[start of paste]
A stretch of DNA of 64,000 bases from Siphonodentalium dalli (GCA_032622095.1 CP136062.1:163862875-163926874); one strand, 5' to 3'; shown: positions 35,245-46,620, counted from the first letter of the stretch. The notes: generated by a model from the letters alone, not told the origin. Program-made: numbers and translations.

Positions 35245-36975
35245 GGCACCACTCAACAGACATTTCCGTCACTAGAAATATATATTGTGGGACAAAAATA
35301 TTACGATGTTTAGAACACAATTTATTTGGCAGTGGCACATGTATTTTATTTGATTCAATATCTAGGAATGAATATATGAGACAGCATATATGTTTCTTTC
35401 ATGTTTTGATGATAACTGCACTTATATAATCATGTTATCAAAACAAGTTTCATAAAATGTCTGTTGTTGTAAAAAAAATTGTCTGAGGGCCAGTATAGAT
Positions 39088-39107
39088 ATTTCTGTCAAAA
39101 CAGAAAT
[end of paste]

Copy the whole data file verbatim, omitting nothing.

A stretch of DNA of 64,000 bases from Siphonodentalium dalli (GCA_032622095.1 CP136062.1:163862875-163926874); one strand, 5' to 3'; shown: positions 35,245-46,620, counted from the first letter of the stretch. The notes: generated by a model from the letters alone, not told the origin. Program-made: numbers and translations.

Positions 35245-36975
35245 GGCACCACTCAACAGACATTTCCGTCACTAGAAATATATATTGTGGGACAAAAATA
35301 TTACGATGTTTAGAACACAATTTATTTGGCAGTGGCACATGTATTTTATTTGATTCAATATCTAGGAATGAATATATGAGACAGCATATATGTTTCTTTC
35401 ATGTTTTGATGATAACTGCACTTATATAATCATGTTATCAAAACAAGTTTCATAAAATGTCTGTTGTTGTAAAAAAAATTGTCTGAGGGCCAGTATAGAT
Positions 39088-39107
39088 ATTTCTGTCAAAA
39101 CAGAAAT